Palm trees aren’t just for the tropics – how to grow them at home

When you mention palm trees, you might think of the Caribbean and other tropical vacation hotspots—but you can grow your own palm tree at home if you choose the right species.

So says palm expert Chris Kidd, curator of the Ventnor Botanic Garden (botanic.co.uk) on the Isle of Wight. Ventor’s Arecaceae (palm) collection was awarded National Plant Collection status by Plant Heritage (plantheritage.org.uk) last year.

“People have preconceived notions of what palm trees are and what conditions they will like, but in the UK, at least climatically if you can put a palm tree in a spot where it won’t be waterlogged or constantly battling salty winds hat, they’ll grow just about anywhere if you pick the right species,” he says.

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Undated handout photo of a Trachycarpus palm. See PA feature GARDENING Palm. Photo credit should read: Alamy/PA. WARNING: This image may only be used in conjunction with PA Feature GARDENING Palm.

The first palm trees, introduced to this country in the 1870s, came from China and Japan, and when they came here it was expected that they would need hot, sunny places to thrive. But trachycarpus are native to the Himalayas and can cope with cold, frost, snow and darkness, Kidd explains.

“If you live in a frost pocket, Trachycarpus is the palm to go for. It can withstand really cold temperatures and grows much faster in the dappled shade where it gets more leaves.”

The second hardiest palm is Chamaerops, which is native to the Mediterranean and sunny parts of Europe. It can be grown from southern England to the Midlands and needs a sunny spot, he says. “It will take a light frost, but not as much as the Trachycarpus. And it will take sub-zero temperatures, but it doesn’t want to sit in the frozen ground for days.”

Palm trees more suitable for containers

“Some palms grow better in a container and then you can bring them indoors for the winter or let them sit on a sheltered southwest-facing wall with plenty of sunshine. They must remain frost-free.

“The jelly palm (Butia capitata) and the Canary Islands date palm (Phoenix canariensis) are two good examples. After that, you start moving into the exotic realm, where the rewards are good but the risks are high,” he says.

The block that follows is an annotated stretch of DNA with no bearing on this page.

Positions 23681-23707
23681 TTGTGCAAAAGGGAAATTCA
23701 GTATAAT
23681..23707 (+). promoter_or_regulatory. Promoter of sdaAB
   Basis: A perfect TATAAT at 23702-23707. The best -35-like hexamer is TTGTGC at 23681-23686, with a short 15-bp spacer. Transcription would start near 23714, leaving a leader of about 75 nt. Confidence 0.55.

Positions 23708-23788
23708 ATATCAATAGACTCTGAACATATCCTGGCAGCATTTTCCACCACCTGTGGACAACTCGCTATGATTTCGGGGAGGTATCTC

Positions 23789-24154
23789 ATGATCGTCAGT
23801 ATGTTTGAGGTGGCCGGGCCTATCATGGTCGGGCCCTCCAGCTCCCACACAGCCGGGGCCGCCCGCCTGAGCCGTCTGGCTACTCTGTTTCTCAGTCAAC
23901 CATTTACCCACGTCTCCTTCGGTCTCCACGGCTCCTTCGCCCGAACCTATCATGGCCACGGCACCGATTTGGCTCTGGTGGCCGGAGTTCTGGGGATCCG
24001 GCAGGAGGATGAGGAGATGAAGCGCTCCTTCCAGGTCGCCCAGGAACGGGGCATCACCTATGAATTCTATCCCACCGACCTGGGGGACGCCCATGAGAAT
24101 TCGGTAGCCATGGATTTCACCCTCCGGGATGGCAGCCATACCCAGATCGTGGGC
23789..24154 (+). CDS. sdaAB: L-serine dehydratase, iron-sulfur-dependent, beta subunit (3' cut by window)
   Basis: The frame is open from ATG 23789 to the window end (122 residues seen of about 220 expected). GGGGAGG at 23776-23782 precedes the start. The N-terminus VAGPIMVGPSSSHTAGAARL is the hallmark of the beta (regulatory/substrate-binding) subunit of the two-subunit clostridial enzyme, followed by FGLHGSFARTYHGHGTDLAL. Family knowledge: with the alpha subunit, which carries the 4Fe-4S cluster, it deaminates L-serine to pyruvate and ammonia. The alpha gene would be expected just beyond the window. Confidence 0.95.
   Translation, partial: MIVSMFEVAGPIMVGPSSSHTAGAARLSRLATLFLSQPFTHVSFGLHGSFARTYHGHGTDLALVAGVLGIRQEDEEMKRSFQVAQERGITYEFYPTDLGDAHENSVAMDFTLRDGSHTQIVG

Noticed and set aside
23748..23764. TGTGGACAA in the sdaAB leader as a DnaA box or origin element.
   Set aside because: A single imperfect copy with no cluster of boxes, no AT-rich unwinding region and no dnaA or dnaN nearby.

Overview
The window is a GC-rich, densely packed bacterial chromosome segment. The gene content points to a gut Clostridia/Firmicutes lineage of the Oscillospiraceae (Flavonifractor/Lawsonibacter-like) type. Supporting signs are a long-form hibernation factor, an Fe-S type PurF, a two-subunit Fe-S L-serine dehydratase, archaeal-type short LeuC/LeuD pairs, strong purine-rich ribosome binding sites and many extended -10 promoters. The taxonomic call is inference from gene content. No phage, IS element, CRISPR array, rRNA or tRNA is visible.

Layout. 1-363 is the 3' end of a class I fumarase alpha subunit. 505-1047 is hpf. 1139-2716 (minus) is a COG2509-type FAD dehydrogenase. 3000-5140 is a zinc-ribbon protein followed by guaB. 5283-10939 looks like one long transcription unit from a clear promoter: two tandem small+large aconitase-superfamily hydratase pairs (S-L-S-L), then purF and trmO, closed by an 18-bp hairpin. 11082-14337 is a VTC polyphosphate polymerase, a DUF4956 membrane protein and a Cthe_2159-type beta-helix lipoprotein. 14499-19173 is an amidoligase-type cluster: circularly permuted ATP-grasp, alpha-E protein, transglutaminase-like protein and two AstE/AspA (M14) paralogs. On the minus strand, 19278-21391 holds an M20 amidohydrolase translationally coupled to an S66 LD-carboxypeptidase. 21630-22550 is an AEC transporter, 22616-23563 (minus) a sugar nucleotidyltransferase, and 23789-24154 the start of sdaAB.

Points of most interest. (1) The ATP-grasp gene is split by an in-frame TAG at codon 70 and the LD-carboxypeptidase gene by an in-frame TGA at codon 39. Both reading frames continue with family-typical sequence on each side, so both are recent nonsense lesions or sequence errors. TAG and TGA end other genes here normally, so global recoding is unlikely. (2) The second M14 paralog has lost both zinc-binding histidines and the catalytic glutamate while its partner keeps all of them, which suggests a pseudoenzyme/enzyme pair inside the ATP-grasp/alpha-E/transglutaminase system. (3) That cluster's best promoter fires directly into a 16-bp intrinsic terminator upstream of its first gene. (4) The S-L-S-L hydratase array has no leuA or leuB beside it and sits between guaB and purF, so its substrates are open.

“Another misconception about palm trees is that they grow very slowly. To be honest, they are not. The more moisture you give them — without getting them soaked — the better they respond,” he says.

“They can actually grow very quickly if you put them where they get as much moisture as a regular garden plant and don’t treat them like they’re something that needs to be kept dry.”

What should you pay attention to when buying?

Look for one that doesn’t look like it’s been hanging around the kid’s room for a while, Kidd suggests. “It should be in a nice big pot (where the palm leaves don’t touch the side of the pot) with no brambles and mare’s tails growing at the bottom so it looks like it’s been in there a long time.

“The sooner they got into the country, the better they are. A lot of nursery stock in the UK is grown in Italy and Spain where there is plenty of sun and water and things grow fast. If they come into the nursery and don’t stay there long, they’re still on the fast growth track.”

“If a plant sits there for two or three years and isn’t getting enough water, then buy something that’s already started to really slow down.”

You are looking for really fresh palm trees, whose trunks are light brown and whose old leaves have not been freshly cut off. Look for nice fresh white roots at the bottom of the pot, especially early in the season.

how do you take care of them

“If the air isn’t salty and the soil isn’t soaked with water, you should be able to grow Trachycarpus. The little ones take a few years to develop a trunk and actually look like a palm tree. With plenty of food and plenty of fertilizer, you’ll be surprised at how quickly they grow. You could achieve 15-20 cm of growth per year,” says Kidd.

The biggest mistake is when people get overzealous and cut off the old leaves, he says. The leaves on palm trees are long lasting and while they are green they are photosynthetic, adding nourishment to the plant.

“Many gardeners have the urge to reach out for secateurs and saw and clip and prune and can turn palm trees into bizarre looking things. Any leaves that helped it grow have been taken away, and as a result it can take on an awkward horticultural shape, with four or five leaves left at the top.

“Feed and water palm trees regularly. If you grow a palm tree in a pot, all the nutrients in the compost will be gone in 12 months and will need to be replaced. You need a good spread fertilizer that is applied little and often with each watering. In the summer you don’t have to water every day, but you have to water regularly.”

It’s a good idea to change the compost every year, he suggests, at a time of year when the plant is dormant, preferably in January or February.

You don’t need to protect Trachycarpus or Chamaerops with fleece, but less hardy palms may need to be brought indoors for the winter, so think about the hassle of moving large cultivars covertly, he adds.

Which plants are good palm partners?

“Palms are statement plants that are very architectural and will remain so. It can lend itself to a formal situation in even-numbered groups,” says Kidd. “They really come into their own in the subtropical design. Trachycarpus blooms in early summer and emerges as yellow rosettes a little further down. On a male plant it looks like a pineapple fruit, on a female it looks like a big yellow bunch of grapes.”

Underplant container palms with spider plants or short-lived perennials like sage, he suggests.

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